WASHINGTON — If it’s Tuesday ... the Jan 6. committee hears from former Trump White House aide Cassidy Hutchinson. ... President Biden heads to Spain for NATO conference. ... It’s Primary Day in Colorado, Illinois, New York (for Gov and Lt. Gov.), Oklahoma and Utah. ... It’s Runoff Day in Mississippi and South Carolina. ... There’s a special election in Nebraska-01. ... Alan Simpson appears in new TV ad for Liz Cheney. ... And Texas authorities find dozens of migrants dead inside of truck in San Antonio.
But first: Donald Trump has been out of office for a year and half, yet today is another reminder of how his presence continues to dominate so much of Washington’s agenda and Republican politics.
In D.C., the Jan. 6 committee will hear testimony from Cassidy Hutchinson, the top aide to Trump White House chief of staff Mark Meadows, NBC News has confirmed. (What makes Hutchinson and her testimony noteworthy is the scope of what she knew while in the White House.)
In primary races in Illinois, Trump has endorsed Mary Miller in Illinois-15’s member-vs.-member contest, as well as Darren Bailey in the state's race for governor after many Democrats and even Republicans had viewed Aurora Mayor Richard Irvin as the GOP’s strongest general-election candidate. (“This is the biggest debacle I’ve ever seen. It’s the biggest screw-up I’ve ever seen and the biggest waste of money I’ve ever seen,” one Republican tells NBC’s Natasha Korecki.)
And since Friday, the top political story remains the fallout from the Supreme Court overturning Roe vs. Wade — with all three justices Trump appointed to the court voting in the majority.
Trump’s investigations, Trump’s continued hold on the GOP’s primaries and Trump’s legacy on abortion — they’re all on display today.
Collectively, they also remind us that the midterms aren’t a lock for Republicans due to Trump’s presence.
Whether it’s new revelations from the Jan. 6 committee, weaker-than-expected GOP nominees and an abortion decision that remains unpopular with the American public.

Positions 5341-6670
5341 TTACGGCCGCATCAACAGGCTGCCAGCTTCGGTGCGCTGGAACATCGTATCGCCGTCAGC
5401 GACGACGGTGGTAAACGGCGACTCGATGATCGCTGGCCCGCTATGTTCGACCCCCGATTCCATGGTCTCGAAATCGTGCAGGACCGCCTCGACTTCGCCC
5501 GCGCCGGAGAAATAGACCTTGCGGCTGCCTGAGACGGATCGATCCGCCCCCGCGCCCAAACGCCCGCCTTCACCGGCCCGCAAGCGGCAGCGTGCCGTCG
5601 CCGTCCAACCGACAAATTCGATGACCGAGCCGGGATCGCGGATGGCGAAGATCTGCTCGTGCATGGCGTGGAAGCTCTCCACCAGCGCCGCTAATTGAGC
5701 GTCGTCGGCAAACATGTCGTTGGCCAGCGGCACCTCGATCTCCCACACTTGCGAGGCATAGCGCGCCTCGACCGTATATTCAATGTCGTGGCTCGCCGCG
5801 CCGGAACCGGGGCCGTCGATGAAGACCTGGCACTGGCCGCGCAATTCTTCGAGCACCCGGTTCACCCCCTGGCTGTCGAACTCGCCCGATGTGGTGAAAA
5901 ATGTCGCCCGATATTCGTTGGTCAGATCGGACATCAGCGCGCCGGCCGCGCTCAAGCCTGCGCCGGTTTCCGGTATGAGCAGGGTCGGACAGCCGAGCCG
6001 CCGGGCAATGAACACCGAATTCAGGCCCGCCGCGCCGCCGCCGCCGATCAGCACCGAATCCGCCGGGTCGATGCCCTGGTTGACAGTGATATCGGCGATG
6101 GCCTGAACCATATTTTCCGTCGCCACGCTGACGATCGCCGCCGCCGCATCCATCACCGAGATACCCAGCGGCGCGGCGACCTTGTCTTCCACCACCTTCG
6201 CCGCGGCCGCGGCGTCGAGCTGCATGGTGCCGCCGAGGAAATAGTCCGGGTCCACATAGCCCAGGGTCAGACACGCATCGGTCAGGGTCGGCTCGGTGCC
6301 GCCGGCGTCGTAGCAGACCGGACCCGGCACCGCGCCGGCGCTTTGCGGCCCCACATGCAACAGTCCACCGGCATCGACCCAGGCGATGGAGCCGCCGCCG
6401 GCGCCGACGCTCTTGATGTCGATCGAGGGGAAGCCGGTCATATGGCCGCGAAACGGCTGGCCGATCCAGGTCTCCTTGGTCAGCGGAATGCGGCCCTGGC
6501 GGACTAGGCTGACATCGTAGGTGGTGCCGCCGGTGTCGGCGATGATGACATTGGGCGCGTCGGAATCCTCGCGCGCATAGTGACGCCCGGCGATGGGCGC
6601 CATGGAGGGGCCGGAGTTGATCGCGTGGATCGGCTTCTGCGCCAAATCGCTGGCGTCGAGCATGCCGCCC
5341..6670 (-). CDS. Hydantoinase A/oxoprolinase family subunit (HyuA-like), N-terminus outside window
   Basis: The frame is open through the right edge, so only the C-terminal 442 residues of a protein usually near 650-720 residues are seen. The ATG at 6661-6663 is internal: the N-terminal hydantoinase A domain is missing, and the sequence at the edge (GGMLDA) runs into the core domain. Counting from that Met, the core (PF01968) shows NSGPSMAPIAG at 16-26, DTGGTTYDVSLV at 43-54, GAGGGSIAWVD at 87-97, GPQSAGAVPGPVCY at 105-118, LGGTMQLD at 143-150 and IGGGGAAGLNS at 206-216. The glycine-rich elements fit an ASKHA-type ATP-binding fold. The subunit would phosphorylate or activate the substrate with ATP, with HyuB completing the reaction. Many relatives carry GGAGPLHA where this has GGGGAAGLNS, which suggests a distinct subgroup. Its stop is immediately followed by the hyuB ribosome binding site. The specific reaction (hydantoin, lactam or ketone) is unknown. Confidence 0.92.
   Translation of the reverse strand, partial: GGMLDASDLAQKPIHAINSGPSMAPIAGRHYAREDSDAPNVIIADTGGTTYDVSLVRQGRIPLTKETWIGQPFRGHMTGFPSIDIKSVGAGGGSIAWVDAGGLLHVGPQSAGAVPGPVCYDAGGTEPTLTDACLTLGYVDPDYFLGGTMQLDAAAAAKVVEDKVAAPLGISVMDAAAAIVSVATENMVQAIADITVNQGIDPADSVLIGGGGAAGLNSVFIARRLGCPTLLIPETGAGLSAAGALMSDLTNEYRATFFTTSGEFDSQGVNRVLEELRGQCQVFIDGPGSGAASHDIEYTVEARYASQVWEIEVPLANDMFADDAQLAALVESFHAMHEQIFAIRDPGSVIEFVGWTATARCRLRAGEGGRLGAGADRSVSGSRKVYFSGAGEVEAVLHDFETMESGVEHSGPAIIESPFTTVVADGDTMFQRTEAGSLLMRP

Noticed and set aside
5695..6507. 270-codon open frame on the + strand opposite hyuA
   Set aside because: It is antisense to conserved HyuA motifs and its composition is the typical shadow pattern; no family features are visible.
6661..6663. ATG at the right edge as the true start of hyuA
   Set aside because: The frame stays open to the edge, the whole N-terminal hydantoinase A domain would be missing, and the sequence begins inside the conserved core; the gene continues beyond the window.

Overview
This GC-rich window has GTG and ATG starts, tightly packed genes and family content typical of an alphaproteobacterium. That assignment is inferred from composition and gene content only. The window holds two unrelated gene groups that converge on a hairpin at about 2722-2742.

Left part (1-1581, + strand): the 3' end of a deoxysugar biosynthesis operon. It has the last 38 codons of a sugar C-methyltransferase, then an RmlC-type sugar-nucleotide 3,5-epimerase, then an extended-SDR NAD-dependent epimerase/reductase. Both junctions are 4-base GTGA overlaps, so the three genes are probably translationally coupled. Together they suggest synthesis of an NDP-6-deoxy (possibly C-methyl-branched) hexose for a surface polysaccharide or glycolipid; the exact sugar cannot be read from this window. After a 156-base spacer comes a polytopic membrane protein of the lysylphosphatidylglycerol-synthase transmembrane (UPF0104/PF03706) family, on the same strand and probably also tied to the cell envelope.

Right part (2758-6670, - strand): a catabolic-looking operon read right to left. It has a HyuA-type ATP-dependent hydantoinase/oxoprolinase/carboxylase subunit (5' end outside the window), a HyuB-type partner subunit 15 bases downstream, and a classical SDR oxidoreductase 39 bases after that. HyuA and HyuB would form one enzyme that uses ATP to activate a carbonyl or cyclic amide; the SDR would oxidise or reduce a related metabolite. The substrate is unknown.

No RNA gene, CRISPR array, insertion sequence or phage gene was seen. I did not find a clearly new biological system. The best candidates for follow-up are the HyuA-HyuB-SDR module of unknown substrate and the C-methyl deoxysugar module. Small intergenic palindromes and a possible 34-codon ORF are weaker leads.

Tweet of the day
Data Download: The number of the day is … 4
That’s at least how many Republican primary races on the ballot Tuesday where Democrats are meddling in the hopes of getting their preferred outcome on the opposing side of the aisle.
The most obvious example is the Illinois gubernatorial primary, where both the Democratic Governors Association and Democratic Gov. J.B. Pritzker have spent tens of millions of dollars trying to sink Aurora Mayor Richard Irvin. (And as mentioned above, Donald Trump — late in the game — endorsed Irvin rival Darren Bailey.)
There are three other examples in Colorado — two statewide races and one congressional race. Democrats are meddling in the hopes of elevating Republicans Greg Lopez and Ron Hanks in their respective primaries for governor and Senate (both men have questioned the legitimacy of the 2020 presidential election). And super PACs aligned with Democrats are spending in the new 8th District’s Republican primary too.
Other numbers to know:
22: The number of Democratic state attorneys general who signed a letter declaring that “if you seek access to abortion and reproductive health care, we’re committed to using the full force of the law to support you,” despite the Supreme Court’s decision last week.
1,000: The number of people inside a Ukrainian shopping center yesterday when a Russian missile hit the building, the Ukrainian government said.
800,000: The number of non-citizen voters in New York City who could have voted in municipal elections before a judge blocked the measure on Monday.